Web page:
Conservative MP Ryan Leef is another MP whose election results in Yukon were challenged. Asked whether any of his campaign staff had access to the CIMS database, he said, "I said that from the early stages, that we were crystal clear, we did nothing wrong. We ran a very clean and healthy campaign, we had great Yukon people working on that campaign."

'The epicentre of robocalls'

Frank Valeriote is the Liberal MP whose Guelph riding became what he calls "the epicentre of robocalls" in the last election. Guelph was not among the six ridings in the federal court case, but was mentioned by the judge because thousands of calls were made, and one person, a campaign worker for the Conservative candidate, Michael Sona, has been charged for preventing or trying to prevent a voter from receiving a ballot.

In a phone interview from Guelph, Valeriote spoke about election day on May 2, 2011. "It felt like we were under attack, but we survived," he said. "Fortunately we responded quickly by letting Elections Canada know so it could contact local radio to warn people."

Valeriote thinks most people were able to get to the right poll, even though they were told to go to false addresses by the robocalls, and he won by a 6,000-vote margin.

Valeriote's riding association was fined almost $5,000 by the CRTC for making robocalls about his opponent's views on abortion without identifying that the calls were coming from the Liberal Party. Valeriote said that as soon as he found out a campaign worker commissioned the calls, he alerted Elections Canada and the CRTC himself.

The Council of Canadians is considering whether to appeal to the Supreme Court of Canada. Executive director Garry Neil said the appeal must be filed within eight days. Under the Elections Act, the contestation of an election must be automatically heard by the highest court, if the application is made, and Neil added, "heard expeditiously."

Last year, the top court held a special sitting in July to quickly hear the appeal of MP Ted Opitz whose election in the Toronto riding of Etobicoke Centre had been overturned in a lower court case brought forward by the former MP who ran against him in 2011, Borys Wrzesnewskyj. Opitz won his appeal.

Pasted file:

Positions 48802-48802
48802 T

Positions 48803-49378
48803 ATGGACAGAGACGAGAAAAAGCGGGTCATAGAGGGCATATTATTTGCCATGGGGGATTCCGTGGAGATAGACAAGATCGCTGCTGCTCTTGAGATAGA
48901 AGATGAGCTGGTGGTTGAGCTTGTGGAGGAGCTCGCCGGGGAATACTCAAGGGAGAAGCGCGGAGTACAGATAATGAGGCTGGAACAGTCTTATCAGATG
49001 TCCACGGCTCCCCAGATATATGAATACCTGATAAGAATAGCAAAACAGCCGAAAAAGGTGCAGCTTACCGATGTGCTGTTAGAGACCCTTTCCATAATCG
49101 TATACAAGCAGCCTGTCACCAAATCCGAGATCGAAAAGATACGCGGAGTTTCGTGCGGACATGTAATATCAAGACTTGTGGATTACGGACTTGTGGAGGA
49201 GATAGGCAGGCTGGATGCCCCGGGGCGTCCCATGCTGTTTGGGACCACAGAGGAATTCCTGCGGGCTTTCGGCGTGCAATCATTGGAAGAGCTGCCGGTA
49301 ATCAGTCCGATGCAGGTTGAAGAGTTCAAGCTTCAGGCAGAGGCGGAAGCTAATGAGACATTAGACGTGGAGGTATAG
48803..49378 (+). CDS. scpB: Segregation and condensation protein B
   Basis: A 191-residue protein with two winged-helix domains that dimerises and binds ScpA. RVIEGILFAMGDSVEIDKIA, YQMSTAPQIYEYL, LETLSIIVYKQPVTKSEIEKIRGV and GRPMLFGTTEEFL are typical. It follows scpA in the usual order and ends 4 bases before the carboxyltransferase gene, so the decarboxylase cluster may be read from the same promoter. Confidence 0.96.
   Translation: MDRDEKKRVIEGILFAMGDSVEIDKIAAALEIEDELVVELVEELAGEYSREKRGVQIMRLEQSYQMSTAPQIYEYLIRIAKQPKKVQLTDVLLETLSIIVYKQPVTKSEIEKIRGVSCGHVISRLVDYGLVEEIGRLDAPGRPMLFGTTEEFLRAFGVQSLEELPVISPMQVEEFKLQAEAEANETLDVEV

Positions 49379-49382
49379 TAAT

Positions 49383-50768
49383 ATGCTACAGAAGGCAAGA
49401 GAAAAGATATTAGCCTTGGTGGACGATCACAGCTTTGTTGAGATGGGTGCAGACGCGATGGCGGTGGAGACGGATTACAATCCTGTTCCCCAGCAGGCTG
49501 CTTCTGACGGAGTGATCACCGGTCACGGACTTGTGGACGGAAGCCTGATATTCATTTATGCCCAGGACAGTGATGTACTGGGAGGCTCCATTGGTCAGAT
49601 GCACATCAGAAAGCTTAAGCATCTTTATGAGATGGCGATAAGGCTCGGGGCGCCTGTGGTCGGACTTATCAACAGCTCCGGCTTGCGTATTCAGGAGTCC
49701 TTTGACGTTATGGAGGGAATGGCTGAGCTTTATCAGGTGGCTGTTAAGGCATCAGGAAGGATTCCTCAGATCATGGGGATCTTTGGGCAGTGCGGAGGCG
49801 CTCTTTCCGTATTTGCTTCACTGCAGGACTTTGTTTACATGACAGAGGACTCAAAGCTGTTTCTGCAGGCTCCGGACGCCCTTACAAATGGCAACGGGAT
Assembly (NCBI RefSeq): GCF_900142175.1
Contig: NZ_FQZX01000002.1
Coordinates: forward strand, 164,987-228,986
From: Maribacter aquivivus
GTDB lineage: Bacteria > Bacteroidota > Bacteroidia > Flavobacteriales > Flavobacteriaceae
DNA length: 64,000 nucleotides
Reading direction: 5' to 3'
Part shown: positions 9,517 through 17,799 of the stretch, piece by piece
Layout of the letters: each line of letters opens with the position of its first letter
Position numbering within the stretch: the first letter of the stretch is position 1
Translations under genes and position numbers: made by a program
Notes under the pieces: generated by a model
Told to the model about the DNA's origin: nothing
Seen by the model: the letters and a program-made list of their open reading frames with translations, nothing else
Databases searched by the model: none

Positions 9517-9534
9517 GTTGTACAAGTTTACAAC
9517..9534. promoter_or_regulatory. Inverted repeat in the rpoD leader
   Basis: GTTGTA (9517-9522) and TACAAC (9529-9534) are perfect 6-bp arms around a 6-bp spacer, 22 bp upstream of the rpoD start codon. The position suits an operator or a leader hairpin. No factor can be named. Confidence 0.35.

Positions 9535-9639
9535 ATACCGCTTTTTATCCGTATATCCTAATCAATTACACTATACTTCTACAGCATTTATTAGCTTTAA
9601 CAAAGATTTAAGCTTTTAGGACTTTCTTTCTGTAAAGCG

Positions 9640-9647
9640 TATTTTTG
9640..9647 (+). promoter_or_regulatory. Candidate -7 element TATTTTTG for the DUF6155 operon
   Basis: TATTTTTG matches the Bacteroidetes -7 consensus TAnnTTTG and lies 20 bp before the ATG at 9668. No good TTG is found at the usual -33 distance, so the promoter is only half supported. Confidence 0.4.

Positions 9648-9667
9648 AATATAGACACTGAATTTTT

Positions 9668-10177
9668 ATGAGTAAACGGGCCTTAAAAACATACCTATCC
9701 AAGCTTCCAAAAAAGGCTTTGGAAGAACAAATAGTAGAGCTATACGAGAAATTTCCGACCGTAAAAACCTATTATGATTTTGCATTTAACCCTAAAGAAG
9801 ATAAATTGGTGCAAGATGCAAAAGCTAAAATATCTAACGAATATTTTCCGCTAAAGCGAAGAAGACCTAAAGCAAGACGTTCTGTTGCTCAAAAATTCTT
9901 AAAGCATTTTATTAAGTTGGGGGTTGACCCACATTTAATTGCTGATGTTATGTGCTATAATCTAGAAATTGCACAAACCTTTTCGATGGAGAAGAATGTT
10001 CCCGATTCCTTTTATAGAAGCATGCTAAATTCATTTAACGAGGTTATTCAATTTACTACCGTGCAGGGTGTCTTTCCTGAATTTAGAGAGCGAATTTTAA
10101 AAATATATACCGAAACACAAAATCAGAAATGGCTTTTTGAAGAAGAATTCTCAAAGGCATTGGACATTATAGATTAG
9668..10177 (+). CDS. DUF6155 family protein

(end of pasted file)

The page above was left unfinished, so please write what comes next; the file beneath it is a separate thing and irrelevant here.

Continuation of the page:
The judge's findings of electoral fraud are based on a balance of probabilities, since this was a civil case, and not on the standard of beyond reasonable doubt required for a criminal conviction.

Reached Friday by CBC, the RCMP said Elections Canada is still "the lead" in robocalls cases.

Elections Canada is investigating almost 1,400 complaints it received about misleading robocalls and "real-people" calls during the last election.

Marc Mayrand, the chief electoral officer of Elections Canada, in a March report suggested the law be changed to toughen rules regarding robocalls. He recommended fines up to $250,000 or five years in jail for fraudulent robocalls, and that  telemarketers be required to keep records of all election-related robocalls for one year after an election. He also asked for greater powers to compel people to produce documents and answer questions when under investigation by Elections Canada.

In mid-April, Tim Uppal, minister of state for democratic reform, was about to table a bill on electoral reform, but withdrew it at the last moment. It's not known when the bill might appear.